My Rating: B-

Narration: A

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review 2017-02-19 14:42
The Grapes of Wrath by John Steinbeck
The Grapes Of Wrath (Macmillan Readers) ... The Grapes Of Wrath (Macmillan Readers) - Margaret Tarner,John Steinbeck

I’ve struggled with the thought of putting my ideas about The Grapes of Wrath down on paper because, what on earth can I say about such a great book? And what insights could I possibly give that haven’t already been said? I doubt I can excel in either regard, but I’ll relate some of my thoughts.

 

I’ve wanted to read something by John Steinbeck for a while now. I was planning to try Of Mice and Men, but my friend recommended this. I didn’t know much about it and went in more-or-less completely blind which enhanced its effect.

 

For anyone who doesn’t know, Grapes of Wrath concerns the Joads, a family who have been run off their farm and are forced to go to California in search of work. They have a flier advertising work fruit picking and believe securing this job will provide for them exponentially. The whole family then begins the journey south. Most of the novel charts this journey with a portion at the end depicting their time in California.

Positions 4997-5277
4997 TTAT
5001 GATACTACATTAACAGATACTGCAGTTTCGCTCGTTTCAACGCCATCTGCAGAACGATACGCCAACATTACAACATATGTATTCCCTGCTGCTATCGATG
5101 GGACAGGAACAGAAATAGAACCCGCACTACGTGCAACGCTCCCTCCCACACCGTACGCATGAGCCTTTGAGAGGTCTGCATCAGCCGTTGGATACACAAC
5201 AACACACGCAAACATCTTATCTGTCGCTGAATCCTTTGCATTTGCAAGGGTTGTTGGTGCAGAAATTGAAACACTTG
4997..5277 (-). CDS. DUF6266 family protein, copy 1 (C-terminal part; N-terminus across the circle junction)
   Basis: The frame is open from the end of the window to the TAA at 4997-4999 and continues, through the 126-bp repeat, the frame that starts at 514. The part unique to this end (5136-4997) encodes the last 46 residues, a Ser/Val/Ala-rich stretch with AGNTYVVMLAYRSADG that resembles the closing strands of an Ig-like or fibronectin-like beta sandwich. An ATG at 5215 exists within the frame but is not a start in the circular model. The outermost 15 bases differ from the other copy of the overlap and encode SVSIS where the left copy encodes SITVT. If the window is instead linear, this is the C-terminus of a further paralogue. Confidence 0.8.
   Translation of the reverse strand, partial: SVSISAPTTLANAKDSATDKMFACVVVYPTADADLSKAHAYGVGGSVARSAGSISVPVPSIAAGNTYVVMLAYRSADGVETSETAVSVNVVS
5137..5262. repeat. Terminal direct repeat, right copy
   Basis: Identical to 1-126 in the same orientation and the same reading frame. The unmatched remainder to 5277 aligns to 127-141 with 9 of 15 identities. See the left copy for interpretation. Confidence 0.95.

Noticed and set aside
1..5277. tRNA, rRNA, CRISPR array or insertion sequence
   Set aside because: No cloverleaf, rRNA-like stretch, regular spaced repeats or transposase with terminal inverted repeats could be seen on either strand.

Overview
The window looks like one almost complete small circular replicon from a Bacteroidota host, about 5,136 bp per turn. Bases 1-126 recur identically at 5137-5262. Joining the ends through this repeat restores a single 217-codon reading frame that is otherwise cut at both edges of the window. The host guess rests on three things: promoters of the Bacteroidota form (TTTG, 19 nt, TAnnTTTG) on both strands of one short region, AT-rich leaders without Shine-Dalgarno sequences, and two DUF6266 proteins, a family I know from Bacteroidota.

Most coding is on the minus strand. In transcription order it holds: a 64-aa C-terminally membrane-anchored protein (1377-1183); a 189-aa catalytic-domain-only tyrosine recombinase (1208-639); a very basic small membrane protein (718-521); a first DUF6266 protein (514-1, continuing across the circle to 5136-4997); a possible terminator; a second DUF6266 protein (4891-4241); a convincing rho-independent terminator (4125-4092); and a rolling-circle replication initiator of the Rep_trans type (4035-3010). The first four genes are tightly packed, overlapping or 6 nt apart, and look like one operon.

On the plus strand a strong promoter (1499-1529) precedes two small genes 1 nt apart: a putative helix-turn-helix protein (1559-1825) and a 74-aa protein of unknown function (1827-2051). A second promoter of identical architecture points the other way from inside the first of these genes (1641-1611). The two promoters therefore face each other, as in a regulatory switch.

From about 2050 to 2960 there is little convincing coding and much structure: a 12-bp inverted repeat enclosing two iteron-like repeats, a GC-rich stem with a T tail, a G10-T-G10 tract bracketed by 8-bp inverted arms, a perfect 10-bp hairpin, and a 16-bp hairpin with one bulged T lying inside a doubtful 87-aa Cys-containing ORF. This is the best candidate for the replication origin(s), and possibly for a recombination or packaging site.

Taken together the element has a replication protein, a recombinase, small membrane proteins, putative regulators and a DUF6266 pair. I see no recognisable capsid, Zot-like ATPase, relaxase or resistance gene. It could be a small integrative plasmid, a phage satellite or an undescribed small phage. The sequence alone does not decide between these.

Even though I didn’t feel a great bond with any of the Joads, I felt intimately acquainted with their struggles. Their story charted the changing climate towards greed that we are all familiar with. Grapes of Wrath shows how that pendant to greed strips away humanity. It depicts how one set of men’s desires have devastating consequences on anothers needs.

 

The Joads were at once insightful and naïve. When any outsider tried to tell them about the conditions in California they would meet, they refused to believe it. Of course these claims did have a mounting effect on the Joad’s and a main reason they wouldn’t accept what they were being told is that this future was inescapable for them regardless.

When discussing naivety I can’t fail to mention Rose of Sharon. She really got to me when she believed that stupid hag at the government camp, but then that heart-breaking ending hit and she completely redeemed herself.

 

As I said, the Joad’s were also very insightful in regards to human behaviour. For example this piece of wisdom from Ma Joad was something I really connected with.

 

If you’re in trouble or hurt or need-go to poor people. They’re the only ones that’ll help-the only ones.

 

This book will always stay with me, not as a warning to what humanity can become, because they’ve already reached it, but as an example of the devastating effects greed can have.